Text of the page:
Simply Resourceful

Simple ways to be more conscious about how we use our resources.

Tomato Blight and Using Green Tomatoes

This summer got away from us and the tomatoes received the brunt of it.  You can see from the above picture how quickly late blight takes over.  The only green in the picture on the right side are the prolific weeds.  It's a heart-wrenching feeling to rip the plants out of the ground while the fruits are still green. 

Every year Jon and I learn a little bit more about gardening and create our own tips and best practices.  This year Jon discovered the best bean trellis, and this year we are one step closer to understanding how to grow tomatoes.  Using wire fencing was far better than the flimsy tomato cages and log and twine trellises that rot and fall over.  This year the rows were spaced "properly" according to seed packet instructions, but they were still too close together making weeding downright impossible which explains the excessive overgrowth of weeds and airflow is crucial to minimize disease spreading.  Next year: eliminate the congestion and plant the tomatoes in one long row instead of a patch. Do you have any recommendations to keep blight away? We think it's taking over our potatoes now too.

Some of the tomatoes will ripen off the vine so we put them on the porch where they will receive some sun (if the cloudy rainy weather will pass!).  In the picture there is a seed-saving experience gone bad.  We saved seeds from a pie pumpkin that must have crossed with a zucchini.

Cherry tomatoes typically don't turn red after removal from the vine.  Instead of throwing them into the compost, I made Green Tomato Hot Dog Relish.  It's super easy to make.  You begin by washing the tomatoes and throwing them in a food processor without removing the skins. 

In food processor, puree green tomatoes until you have 1 quart.  Puree 1 large onion and 1 large red pepper.  Combine tomatoes, onion, and pepper in a large bowl with 2 T canning salt.  Let sit for 1 hr.

Drain and rinse.

In a large soup pot combine pureed mixture, 1 cup sugar, 1 T mustard seeds, 1 tsp. celery seed, 4 whole cloves, and 1 cup vinegar.  Bring to a boil and simmer 20 min.

Remove cloves before filling jars.  Process half-pints 10 minutes in water bath.  
Makes ~6 half-pints.


Robin Edmundson August 24, 2014 at 6:21 AM  

Oh, I feel your pain. The blight has been terrible this year. I noticed that some plants are affected up to the tips, but when I let suckers grow from the bottoms, the new parts of the plant are just fine. Go figure.

We use a thick layer of straw as mulch between tomato rows and that keeps the weeds down. We tie the plants up on long rows of fence [like pleaching] and then prune out the yellowing leaves as often as we can. That has denuded a couple of plants completely, but leaves the fruit on longer for ripening.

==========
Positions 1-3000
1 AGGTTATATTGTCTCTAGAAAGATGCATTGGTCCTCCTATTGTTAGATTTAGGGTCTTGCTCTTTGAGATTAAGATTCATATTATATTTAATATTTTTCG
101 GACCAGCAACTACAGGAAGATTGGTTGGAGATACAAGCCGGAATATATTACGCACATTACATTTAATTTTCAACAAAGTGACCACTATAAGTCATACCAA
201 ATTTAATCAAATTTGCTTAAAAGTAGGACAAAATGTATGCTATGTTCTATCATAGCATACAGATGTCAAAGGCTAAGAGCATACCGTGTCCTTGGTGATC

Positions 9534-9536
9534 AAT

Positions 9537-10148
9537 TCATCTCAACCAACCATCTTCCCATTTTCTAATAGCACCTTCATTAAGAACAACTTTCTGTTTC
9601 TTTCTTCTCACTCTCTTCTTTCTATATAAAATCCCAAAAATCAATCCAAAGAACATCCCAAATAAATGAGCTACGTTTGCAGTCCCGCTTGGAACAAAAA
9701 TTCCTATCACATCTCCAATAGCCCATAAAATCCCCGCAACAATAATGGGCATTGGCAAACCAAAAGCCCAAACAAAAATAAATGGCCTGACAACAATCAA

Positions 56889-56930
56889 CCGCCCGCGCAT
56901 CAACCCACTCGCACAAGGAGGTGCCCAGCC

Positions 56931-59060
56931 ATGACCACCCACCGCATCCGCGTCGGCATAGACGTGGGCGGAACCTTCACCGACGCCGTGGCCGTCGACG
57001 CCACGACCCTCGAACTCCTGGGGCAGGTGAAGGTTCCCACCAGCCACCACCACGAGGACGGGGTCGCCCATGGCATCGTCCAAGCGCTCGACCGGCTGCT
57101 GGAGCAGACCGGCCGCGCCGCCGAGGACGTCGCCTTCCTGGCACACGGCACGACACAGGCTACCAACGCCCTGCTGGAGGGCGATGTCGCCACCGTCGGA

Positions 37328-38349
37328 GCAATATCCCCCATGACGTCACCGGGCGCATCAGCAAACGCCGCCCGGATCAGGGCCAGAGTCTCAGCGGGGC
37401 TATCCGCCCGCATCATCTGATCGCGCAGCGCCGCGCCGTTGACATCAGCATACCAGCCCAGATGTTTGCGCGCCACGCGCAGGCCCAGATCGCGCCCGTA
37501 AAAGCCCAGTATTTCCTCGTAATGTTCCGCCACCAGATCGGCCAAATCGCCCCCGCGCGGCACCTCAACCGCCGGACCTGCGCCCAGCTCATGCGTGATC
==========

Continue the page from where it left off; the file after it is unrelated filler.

I'm glad not all summers are as wet as this one. It's been a real challenge.

Cris August 25, 2014 at 4:35 PM  

I have two tricks that have really worked to keep late blight away. First, I use an organic fertilizer from Gardens Alive, called Tomatoes Alive. I put a small handful into each planting hole, and then I scratch another small handful around the base of the plant when they start setting fruit. It really helps to keep the plants healthy, and its got plenty of good stuff in it--I've even had it reverse mild blight AND blossom end rot! Second, I prune my tomatoes heavily once they set a good crop of fruit. I cut back all the growing tips, prune out all the suckers, AND cut off about 80% of the foliage. Yep, they look naked and mostly like trunks with green fruit, but it works like a charm. There's enough foliage to keep the plant healthy, the fruit gets light so it ripens more quickly, and there is far less area for blight to grow. The reduction in green material really helps with airflow, which helps keep blight away. I may still get some blight at the very end of the harvest season, but since I've started doing this, I don't get it nearly as bad. My neighbors who don't prune/fertilize like I do get blight so severely that their entire crop rots on the vine--so I know it is in the yard. So far, I've been able to beat it even in a really humid season.

Holly August 26, 2014 at 3:47 PM  

Chris & Robin,

Thanks for the tips! It looks like I need to prune more to increase the airflow. I am always hesitant to take too much away in fear of killing the plant and introducing disease. I suppose the risk is worth it if the plant contracts blight and dies anyway.


About this blog

A weekly update on our adventures of trying to be more self-sufficient by using resources wisely. We explore a variety of topics that most broadly fit in the "Homesteading" category, i.e. beekeeping, organic gardening, edible landscaping/fruit forest, food preservation/canning, woodworking, soap-making, and environmental stewardship.

Search My Blog

I've been featured on:



Follow by Email

Contact Form


Email *

Message *

Powered by Blogger.